Effective change management balances strategic organizational focus, processes and people. Organizational change management (OCM) begins with a systematic diagnosis of the current situation in order to determine both the need for change and the capability to change. The objectives, content, and process of change should all be specified as part of a change management plan.

Companies today are racing to analyze data for new insights and tapping into employees and customers for innovative ideas to stay ahead of competitors – all resulting in changes that require implementation.

This process; plus, the rapid evolution of customer requirements, governmental regulation and the competitive business environment; requires organizations to adapt quickly and constantly. g making organizational change. The most common change drivers include: technological evolution, process reviews, crisis, and consumer habit changes; pressure from new business entrants, acquisitions, mergers, and organizational restructuring.

It includes methods that redirect or redefine the use of resources, business process, budget allocations, or other modes of operation that significantly change a company or organization. Organizational change management considers the full organization and what needs to change, while change management may be used solely to refer to how people and teams are affected by such organizational transition. It deals with many different disciplines, from behavioral and social sciences to information technology and business solutions.

In a project-management context, the term "change management" may be used as an alternative to change control processes wherein changes to the scope of a project are formally introduced and approved.

Organizational change management (OCM) is the process, tools and techniques used to manage the people side of change to achieve a required organizational outcome.


OCM Strategies

#1. “If it ain’t broke don’t fix it.” There are two ways to deal with change. Ignore it or fix it. I used to work for a conservative, Republican governor whose favorite saying was, “If it ain’t broke don’t fix it.” The opportunity or dilemma facing you at the moment may be best left unsolved because it will resolve itself. This is the “No news is good news” approach. In the world of organizational change management, the corollary is “We have always done it this way.” So, let me begin my book by saying that this concept has some merit – but left unresolved are fatal.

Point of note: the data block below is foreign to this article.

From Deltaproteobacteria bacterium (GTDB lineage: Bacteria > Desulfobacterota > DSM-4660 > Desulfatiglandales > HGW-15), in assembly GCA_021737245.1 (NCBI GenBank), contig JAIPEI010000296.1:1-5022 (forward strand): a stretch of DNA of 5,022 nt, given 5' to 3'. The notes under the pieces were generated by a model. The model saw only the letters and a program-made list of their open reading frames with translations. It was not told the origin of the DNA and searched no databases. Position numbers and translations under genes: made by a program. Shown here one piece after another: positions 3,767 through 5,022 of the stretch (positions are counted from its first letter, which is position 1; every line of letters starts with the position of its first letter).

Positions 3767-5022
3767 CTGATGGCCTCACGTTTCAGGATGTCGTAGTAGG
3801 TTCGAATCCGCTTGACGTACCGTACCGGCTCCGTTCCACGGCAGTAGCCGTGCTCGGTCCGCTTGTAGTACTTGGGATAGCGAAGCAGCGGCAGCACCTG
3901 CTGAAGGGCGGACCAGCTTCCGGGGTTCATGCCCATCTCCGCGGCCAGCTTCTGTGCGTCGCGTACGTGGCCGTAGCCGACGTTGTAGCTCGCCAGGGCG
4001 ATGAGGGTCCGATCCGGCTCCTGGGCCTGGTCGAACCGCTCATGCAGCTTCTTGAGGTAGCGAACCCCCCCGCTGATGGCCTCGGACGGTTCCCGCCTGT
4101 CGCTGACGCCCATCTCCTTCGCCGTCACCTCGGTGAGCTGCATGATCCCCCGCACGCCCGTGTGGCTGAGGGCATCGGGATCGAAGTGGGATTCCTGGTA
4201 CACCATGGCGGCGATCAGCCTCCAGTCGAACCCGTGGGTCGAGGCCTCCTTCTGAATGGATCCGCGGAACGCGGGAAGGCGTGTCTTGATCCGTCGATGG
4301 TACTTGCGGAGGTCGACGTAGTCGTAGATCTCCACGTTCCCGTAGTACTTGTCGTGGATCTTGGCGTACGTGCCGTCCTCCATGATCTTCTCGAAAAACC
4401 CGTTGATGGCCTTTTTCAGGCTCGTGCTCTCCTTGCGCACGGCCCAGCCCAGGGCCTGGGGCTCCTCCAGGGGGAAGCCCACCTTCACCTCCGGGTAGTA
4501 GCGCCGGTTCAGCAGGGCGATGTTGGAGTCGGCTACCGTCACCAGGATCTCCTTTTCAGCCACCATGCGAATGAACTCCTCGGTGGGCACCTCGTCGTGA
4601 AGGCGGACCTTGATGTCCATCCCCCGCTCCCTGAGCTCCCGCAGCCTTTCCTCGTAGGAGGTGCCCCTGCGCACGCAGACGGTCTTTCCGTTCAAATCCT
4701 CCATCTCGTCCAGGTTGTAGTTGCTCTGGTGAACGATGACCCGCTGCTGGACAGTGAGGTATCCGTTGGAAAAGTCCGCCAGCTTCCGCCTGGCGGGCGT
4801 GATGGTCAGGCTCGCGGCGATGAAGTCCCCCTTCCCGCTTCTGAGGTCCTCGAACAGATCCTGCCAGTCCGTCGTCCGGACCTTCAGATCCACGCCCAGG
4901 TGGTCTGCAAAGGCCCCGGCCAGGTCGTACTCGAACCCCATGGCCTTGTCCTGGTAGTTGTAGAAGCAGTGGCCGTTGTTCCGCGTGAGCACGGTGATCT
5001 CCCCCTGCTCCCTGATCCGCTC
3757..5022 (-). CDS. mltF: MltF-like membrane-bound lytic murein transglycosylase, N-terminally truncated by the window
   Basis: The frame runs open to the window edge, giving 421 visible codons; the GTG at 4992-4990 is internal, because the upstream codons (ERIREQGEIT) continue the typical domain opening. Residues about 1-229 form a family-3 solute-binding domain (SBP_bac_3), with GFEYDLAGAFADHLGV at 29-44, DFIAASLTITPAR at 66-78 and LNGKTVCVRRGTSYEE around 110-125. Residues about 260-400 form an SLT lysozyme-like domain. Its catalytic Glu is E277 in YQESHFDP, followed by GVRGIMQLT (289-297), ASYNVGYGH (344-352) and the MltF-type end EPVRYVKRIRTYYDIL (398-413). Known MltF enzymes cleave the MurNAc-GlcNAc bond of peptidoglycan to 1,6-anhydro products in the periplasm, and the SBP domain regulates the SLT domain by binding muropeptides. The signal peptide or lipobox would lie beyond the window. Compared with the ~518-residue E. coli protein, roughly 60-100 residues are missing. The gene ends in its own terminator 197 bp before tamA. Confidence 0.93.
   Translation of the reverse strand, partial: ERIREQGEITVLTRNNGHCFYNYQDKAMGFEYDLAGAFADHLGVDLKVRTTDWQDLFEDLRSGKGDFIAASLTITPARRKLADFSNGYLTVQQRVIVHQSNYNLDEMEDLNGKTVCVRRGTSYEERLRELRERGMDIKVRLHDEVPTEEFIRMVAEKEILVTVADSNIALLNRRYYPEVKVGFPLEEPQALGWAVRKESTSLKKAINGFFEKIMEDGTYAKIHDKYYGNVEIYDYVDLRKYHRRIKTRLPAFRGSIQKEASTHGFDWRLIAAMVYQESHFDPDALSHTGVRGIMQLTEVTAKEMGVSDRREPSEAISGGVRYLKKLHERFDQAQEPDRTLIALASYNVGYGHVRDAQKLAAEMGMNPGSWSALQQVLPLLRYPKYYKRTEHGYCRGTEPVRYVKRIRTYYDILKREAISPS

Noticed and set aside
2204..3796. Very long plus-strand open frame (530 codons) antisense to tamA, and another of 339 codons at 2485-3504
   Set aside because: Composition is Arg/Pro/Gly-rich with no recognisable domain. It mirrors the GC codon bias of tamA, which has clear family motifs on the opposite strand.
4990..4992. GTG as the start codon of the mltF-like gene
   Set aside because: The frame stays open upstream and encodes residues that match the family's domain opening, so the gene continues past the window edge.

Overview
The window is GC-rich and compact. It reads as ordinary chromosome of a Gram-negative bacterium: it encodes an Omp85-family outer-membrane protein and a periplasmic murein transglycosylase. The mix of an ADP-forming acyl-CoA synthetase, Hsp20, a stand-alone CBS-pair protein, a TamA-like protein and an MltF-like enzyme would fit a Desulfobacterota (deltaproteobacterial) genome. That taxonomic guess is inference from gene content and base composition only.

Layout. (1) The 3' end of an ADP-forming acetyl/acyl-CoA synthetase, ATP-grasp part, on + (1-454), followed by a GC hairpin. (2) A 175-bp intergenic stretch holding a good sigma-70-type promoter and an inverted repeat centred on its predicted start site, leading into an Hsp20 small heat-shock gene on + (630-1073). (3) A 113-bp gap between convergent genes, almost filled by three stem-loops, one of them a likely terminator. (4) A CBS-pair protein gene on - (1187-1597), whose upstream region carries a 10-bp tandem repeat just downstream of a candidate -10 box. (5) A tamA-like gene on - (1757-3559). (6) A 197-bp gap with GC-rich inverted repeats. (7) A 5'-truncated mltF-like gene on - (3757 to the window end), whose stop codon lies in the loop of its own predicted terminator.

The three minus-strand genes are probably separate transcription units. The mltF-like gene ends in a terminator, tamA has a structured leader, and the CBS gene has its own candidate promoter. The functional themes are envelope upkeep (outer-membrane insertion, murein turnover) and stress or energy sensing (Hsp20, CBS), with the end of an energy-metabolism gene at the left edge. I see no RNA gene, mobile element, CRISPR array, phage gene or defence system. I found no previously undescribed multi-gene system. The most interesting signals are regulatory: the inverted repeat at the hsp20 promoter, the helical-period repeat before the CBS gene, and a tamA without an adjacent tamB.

#2. Beware the Tech Salesperson Bearing Gifts. On the other hand, change for the sake of change is not good. The very first quote in my Quotes section is “Growth for the sake of growth is the ideology of the cancer cell” by Edward Abbey (writer, essayist, novelist 1927-1989). There are folks who love change. My late wife’s father was a gadget collector. There wasn’t a gadget made by Ronco that he didn’t buy. Ronco sold gadgets on television with the suffix of "-O-Matic" up until 2018. In today’s organizational environment beware of the “Tech-O-Matic” salesperson.

Some of the greatest organizational change disasters have been because someone bought what I like to call Tech-O-Matic software. The 20th and 100rstCentury landscape are littered with Tech-O-Matic casualties of almost Biblical proportions (Figure 3.1).

For you, it might be that your homemade software program built for your specific needs that has outlived its usefulness and is now failing a lot. So, what to do? You send your technology person(s) forth to find a solution. WRONG!!! Techies are great at running software, but terrible when buying it. They are too easily sold crap by glamorous, sexy, or savvy tech talking salespeople. I know that sounds a bit unfair. But look, it’s kind of like the difference between driving a car and buying one. We have to study for and then take a test to drive one. But when it comes to buying one, we are clueless. Car salespeople are trained to sell cars and they have you sized up, through some Dale Carnegie like class, with the first few minutes of meeting them.

Software salespeople are no different. They took a lot of Tech-O-Matic sales classes on how to sell you their product. And their product is only the best because that’s who they work for. Think about it. They didn’t spend hundreds of hours researching the most effective software in the universe to represent. They spent a few hours researching who paid the most in salary and benefits. In the land of salespeople that means commissions and perks. Duh! So, what is the answer? Spend a few extra bucks and hire someone who knows the software business and can provide unbiased answers to be your representative. And when it comes to organizational change management? Yes, get a change management specialist to help you navigate the change management swamp.

#3. Don’t Try This at Home Kids! I hope you see where I am going with this. When you are thinking about making any kind of consequential change, then hire a change manager.

Hang on to my book because there is another saying. It’s called “Shit happens.”